HIGHWAYS chiefs are coming under intense pressure to ensure lives are not put at risk in some of the remotest communities in the Yorkshire Dales while a £1m programme of road repairs is carried out ahead of the Tour de France’s arrival in the region.
GPs and police officers fear that the work to prevent landslips in the Upper Dales is being carried out in winter months when isolated settlements face being cut off by heavy snowfall and ice.
North Yorkshire County Council has stressed the repairs along the A6108 and B6270 between Richmond and Reeth are “essential” in an attempt to prevent landslips and secure the long-term future of the roads.
But email correspondence seen by the Yorkshire Post has disclosed the extent of the fears among senior officials from the emergency services and medical professionals. They say proposed road closures while the repairs are carried out will mean 1,500 residents in Swaledale and Arkengarthdale will be forced to use only remote moorland routes which are often closed following heavy snowfall.
Richmondshire District Council’s leader John Blackie claimed that he had been given assurances that the repairs programme would begin in either September or October, but the work is now due to be carried out throughout the depths of the winter.
Coun Blackie, who also represents the Upper Dales division on the county council, said: “If it had started then there would have been little or no risk of encountering hostile winter weather but there are very real fears of the emergency services and the community of being cut off whilst the Reeth to Richmond road is closed if the work starts in January or February.
“Dawdling and dilly-dallying by the county council’s highways department has now put lives in Swaledale and Arkengarthdale in peril. It is simply not good enough, given the very serious consequences of their failure to deliver on their promise to make an autumn start on the road reconstruction.”
Managers at Reeth Medical Centre have emailed Coun Blackie to express their concerns over patients and staff being able to access the surgery as well as the delivery of medical supplies, while police officers have raised fears that motorists could be left stranded on the moorland routes without mobile phone coverage.
Coun Blackie is now calling for senior managers from the highways department at County Hall to attend a meeting he will chair at the CB Inn near Langthwaite in Arkengarthdale from 7pm on Thursday which will set out the proposed programme of repairs and attempt to allay the public’s concerns.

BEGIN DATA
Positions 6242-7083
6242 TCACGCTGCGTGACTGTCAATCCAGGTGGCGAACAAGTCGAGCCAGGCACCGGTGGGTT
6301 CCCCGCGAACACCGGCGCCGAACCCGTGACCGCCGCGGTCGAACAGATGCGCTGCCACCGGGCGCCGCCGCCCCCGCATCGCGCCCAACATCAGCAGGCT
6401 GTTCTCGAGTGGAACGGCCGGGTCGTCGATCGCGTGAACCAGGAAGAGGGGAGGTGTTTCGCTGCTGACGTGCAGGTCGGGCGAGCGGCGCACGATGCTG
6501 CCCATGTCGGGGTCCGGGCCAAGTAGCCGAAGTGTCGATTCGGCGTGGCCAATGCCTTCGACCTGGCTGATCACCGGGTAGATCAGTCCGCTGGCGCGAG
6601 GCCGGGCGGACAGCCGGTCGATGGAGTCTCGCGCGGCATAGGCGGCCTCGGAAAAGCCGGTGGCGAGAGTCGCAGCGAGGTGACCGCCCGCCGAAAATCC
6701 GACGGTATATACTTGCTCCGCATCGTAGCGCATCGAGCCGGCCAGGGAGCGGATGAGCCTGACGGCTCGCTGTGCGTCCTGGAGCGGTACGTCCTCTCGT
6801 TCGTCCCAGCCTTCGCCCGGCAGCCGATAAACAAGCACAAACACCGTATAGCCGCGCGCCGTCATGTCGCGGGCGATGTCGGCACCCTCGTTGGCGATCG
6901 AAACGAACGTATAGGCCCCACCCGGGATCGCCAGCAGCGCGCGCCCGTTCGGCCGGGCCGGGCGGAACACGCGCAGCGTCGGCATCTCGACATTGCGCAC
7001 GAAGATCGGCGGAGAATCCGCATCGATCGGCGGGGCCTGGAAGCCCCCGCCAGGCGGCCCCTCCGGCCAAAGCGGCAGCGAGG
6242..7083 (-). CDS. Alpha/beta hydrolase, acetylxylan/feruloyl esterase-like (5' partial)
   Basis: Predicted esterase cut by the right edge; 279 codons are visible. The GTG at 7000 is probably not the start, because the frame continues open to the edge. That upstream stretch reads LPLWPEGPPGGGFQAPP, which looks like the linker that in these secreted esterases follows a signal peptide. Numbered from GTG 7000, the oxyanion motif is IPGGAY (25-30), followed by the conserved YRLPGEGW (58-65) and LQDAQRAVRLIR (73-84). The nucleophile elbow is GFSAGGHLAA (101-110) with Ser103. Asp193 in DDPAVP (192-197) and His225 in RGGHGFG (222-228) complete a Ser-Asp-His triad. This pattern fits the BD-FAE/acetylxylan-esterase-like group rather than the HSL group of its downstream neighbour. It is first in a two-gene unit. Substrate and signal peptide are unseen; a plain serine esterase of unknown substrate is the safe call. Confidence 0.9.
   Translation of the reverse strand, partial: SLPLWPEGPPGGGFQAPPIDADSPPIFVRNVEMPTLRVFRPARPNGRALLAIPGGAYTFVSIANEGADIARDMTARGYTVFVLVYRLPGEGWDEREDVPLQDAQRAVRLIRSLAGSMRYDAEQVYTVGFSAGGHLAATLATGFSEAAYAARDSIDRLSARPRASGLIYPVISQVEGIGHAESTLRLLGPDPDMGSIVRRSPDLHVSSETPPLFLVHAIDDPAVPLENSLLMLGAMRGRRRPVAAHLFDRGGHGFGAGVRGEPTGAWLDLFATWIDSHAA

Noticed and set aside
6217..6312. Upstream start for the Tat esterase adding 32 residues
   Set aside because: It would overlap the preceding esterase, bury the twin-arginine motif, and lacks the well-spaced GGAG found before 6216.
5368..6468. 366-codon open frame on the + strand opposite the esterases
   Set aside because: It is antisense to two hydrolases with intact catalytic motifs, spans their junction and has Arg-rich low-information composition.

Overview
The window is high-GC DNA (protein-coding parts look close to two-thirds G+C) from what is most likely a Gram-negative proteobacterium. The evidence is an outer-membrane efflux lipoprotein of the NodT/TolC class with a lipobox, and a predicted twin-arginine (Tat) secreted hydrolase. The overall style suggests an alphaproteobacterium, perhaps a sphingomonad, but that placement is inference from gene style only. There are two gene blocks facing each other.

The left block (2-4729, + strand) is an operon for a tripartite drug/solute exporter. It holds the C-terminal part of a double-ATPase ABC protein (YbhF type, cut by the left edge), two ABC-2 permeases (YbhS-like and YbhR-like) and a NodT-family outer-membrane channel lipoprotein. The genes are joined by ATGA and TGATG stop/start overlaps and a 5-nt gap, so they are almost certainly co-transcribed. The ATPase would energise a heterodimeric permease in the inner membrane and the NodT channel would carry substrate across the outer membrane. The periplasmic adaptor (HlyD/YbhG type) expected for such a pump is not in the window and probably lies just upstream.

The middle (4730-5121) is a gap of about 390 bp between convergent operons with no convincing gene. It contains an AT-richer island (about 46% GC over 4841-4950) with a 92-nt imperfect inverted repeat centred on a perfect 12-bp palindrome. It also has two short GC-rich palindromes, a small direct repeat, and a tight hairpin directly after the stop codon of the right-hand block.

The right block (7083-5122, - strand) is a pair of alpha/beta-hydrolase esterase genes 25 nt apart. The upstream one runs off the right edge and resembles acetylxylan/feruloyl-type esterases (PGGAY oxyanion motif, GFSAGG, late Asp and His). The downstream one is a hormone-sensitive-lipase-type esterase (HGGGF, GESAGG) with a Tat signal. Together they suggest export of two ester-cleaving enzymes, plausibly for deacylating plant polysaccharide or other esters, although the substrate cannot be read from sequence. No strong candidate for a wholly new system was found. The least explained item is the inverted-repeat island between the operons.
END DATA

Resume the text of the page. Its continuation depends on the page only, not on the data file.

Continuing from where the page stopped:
There will be four moorland routes accessible to motorists while the work is carried out on the A6108 and the B6270, although they reach heights of 2,000ft above sea level. While the exact start date of the work has yet to be confirmed, it is expected road closures spanning up to 12 weeks will have to be put in place.
A county council spokeswoman confirmed detailed geo-technical investigations have been carried out along the A6108 and the B6270 after it was discovered parts of the routes are in a poor condition due to the “effects of weather and geology”. A total of 11 different locations will need to be repaired through a combination of drainage, piling, earth works and resurfacing.
The spokeswoman added: “The authority intends to start the work as soon as possible which will continue through to 2014. Because the work will have to take place during winter months the county council will make every effort to ensure that diversion routes are properly gritted whenever necessary.”
It was announced in December that Yorkshire had been successful in its bid to host the opening two stages of the 2014 Tour and showcase the region to a global audience.
The Grand Départ is expected to attract two million spectators, bringing an estimated £100m boost. The route will set off from Leeds to Harrogate on July 5 before starting in York and finishing in Sheffield the following day. Part of the route will take in the Dales.